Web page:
The Main Bond Villains: From ‘Dr. No’ To ‘SPECTRE’

A diabolical villain is one of the essential components of a James Bond movie. Without one (or several in certain cases), the film does what Bond never will: die.

This is a list of Bond’s arch enemies. It runs the gamut from scorned scientists to gold smugglers; double-agents to psychopathic businessmen. They’re here based on an unscientific scale of menace, threat, and memorability. Points are taken off for ridiculousness.

 
33) ARIS KRISTATOS (For Your Eyes Only – 1981)

Bond35This guy’s about as threatening as a CPA with a bendy straw. Kristatos (Julian Glover) is a Greek businessman in bed with the Soviets. The Commies task Kristatos with recovering the ATAC, a British intelligence device similar to the Lektor Decoder in From Russia With Love. Kristatos sits around a lot with his legs crossed, drinking and playing people off each other.

 
32) GEORGI KOSKOV (The Living Daylights – 1987)

Bond34Koskov (Jeroen Krabbe) is the Soviet Russian equivalent of a 1980’s yuppie. James Bond (Timothy Dalton) is sent to retrieve this defecting Soviet General, who’s really not defecting. If not for Krabbe’s performance, this character wouldn’t make a blip on the Bond villain radar. Yet, due to his whirlwind performance, the character is rather mesmerizing.

 
31) NICK NACK (The Man with the Golden Gun – 1974)

Bond33“I may be small, but I never forget!”

The dwarf assistant/bodyguard to the film’s main villain Francisco Scaramanga (Christopher Lee). In the beginning, Nick Nack (Herve Villechaize) is sort of menacing, especially his French-accented voice echoing throughout Scaramanga’s funhouse. As the movie progresses, Nick Nack’s exploits become more infantile and comical. The culmination of which is Bond (Roger Moore) trapping the feisty thug in a suitcase. Yikes.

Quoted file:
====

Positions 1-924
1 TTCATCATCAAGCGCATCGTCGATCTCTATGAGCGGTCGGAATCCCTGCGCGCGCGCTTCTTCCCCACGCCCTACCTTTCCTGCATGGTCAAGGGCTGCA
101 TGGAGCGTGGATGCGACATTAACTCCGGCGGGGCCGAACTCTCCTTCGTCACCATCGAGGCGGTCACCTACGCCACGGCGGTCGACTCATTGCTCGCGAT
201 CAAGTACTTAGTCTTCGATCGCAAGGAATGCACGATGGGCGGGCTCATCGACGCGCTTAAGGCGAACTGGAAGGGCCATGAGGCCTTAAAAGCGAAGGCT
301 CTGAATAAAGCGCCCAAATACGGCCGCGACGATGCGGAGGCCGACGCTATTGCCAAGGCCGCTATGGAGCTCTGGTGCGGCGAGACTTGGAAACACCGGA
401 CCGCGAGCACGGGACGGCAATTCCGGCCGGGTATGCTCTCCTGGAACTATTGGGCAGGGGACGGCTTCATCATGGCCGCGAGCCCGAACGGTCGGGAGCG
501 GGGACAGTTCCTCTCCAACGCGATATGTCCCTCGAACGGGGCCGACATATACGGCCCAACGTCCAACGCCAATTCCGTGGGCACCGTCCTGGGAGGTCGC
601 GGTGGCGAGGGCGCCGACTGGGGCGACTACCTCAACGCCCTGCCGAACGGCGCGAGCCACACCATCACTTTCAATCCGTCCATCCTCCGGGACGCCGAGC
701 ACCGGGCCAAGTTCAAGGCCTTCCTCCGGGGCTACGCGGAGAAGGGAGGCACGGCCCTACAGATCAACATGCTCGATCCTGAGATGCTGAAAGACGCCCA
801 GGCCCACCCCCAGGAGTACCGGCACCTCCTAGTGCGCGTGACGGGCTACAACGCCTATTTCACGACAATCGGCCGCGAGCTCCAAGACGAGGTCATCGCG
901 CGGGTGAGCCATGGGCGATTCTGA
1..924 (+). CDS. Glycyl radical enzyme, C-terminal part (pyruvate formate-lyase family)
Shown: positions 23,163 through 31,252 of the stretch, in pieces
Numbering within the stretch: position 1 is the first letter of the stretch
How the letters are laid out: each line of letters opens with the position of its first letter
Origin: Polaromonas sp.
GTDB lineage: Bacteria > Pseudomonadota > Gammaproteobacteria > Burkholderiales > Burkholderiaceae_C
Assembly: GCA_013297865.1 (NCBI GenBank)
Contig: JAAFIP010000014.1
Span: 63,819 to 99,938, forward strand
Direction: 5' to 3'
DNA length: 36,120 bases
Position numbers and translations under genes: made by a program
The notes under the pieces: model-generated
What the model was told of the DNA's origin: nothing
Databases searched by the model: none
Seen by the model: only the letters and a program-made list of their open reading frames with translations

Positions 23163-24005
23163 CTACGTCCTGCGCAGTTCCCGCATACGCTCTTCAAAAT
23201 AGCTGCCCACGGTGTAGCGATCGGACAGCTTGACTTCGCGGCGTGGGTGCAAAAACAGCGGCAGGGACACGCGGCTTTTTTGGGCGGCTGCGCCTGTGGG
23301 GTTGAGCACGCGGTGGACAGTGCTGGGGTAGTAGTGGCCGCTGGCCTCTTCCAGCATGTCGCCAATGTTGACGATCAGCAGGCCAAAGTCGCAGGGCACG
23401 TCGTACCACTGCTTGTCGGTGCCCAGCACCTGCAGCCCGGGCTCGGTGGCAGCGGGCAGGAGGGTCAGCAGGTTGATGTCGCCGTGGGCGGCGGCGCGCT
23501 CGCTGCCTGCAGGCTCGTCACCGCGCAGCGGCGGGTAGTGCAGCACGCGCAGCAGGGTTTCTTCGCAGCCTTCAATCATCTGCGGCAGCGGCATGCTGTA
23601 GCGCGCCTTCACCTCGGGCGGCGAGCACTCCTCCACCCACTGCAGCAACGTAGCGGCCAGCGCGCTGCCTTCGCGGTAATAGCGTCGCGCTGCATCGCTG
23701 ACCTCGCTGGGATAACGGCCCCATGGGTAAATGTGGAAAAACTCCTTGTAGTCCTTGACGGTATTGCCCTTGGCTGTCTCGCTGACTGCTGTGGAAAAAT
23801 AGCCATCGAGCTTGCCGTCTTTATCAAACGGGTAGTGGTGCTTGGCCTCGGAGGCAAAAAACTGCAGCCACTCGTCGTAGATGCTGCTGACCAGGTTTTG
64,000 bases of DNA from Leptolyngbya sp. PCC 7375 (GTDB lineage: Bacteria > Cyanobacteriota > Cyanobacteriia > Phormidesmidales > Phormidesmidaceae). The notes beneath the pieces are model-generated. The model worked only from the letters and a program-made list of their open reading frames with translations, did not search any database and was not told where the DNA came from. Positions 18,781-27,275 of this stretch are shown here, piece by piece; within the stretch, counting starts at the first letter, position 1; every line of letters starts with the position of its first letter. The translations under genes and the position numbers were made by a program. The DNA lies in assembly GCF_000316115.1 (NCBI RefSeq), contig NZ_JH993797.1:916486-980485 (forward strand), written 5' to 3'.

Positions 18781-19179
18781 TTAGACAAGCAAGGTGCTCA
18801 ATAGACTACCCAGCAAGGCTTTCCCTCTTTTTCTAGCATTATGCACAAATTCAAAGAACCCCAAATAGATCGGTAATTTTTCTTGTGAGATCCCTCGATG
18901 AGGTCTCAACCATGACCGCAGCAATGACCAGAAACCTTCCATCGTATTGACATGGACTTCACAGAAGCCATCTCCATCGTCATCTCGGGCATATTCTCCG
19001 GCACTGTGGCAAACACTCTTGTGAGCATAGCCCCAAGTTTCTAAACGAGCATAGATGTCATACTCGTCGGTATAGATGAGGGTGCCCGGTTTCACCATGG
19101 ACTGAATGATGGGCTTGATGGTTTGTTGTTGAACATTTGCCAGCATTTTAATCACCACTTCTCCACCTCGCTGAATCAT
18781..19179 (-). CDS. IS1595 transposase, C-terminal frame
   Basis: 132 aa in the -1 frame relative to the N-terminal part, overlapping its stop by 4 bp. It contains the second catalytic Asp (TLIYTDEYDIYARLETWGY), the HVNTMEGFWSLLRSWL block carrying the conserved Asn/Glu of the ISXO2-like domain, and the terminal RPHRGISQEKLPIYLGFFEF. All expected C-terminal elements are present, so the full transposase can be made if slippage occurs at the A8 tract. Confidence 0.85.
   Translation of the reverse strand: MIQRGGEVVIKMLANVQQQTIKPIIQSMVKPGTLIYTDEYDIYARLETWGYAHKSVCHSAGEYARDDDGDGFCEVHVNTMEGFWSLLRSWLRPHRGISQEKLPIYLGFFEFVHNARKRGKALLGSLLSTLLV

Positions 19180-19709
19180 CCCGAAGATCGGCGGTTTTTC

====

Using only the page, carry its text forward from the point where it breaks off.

30) GUSTAV GRAVES (Die Another Day – 2002)

Bond32“Plenty of time to sleep when you’re dead.”

You might need a flow chart for this one. Graves (Toby Stephens) is a philanthropic Brit who is really the supposedly dead North Korean General Zao. If your brain hurts trying to understand that, yours isn’t the only one. Zao is thought dead after a skirmish with Bond (Pierce Brosnon) during a prisoner exchange, but actually survives. Using some kind of party mask with psychedelic lights in it, Zao alters his facial appearance to look like a Caucasian Londoner. From there, he assumes the identity of never-sleeping adventurer Gustav Graves. This horseshit is made smellier only by his devious plot: to launch a diamond-encrusted satellite into space that can harness the power of the sun’s heat. And from where does he attempt such an endeavor? On an iceberg! Because ice and heat gel so well.

 
29) BRAD WHITAKER (The Living Daylights – 1987)

Bond31“You had your eight, now I’ll have my eighty!”

Doesn’t say much for the villains of this movie if they both appear in the bottom five on this list. Whitaker (Joe Don Baker) is a gun smuggler with a Napoleon complex who literally drops into the plot out of no where. Our engrossing spy epic is dead. It’s now a story about weapon smuggling. Baker relishes Whitaker’s craziness, as evident in his performance. Would’ve been nice to see him have more to do.

 
28) DOMINIC GREENE (Quantum of Solace – 2008)

Bond30The most Peter Lorre-looking baddie. Greene (Mathieu Amalric) is a environment-friendly businessman who wants the land rights to a newly discovered underground lake which he plans to exploit to the local Bolivians, who are suffering a massive drought. If not for Greene’s psychotic ballet with an axe in the third act, he wouldn’t even be here.

 

27) KARL STROMBERG (The Spy Who Loved Me – 1977)

Bond29“Down here, there is beauty. There is ugliness. And there is death.”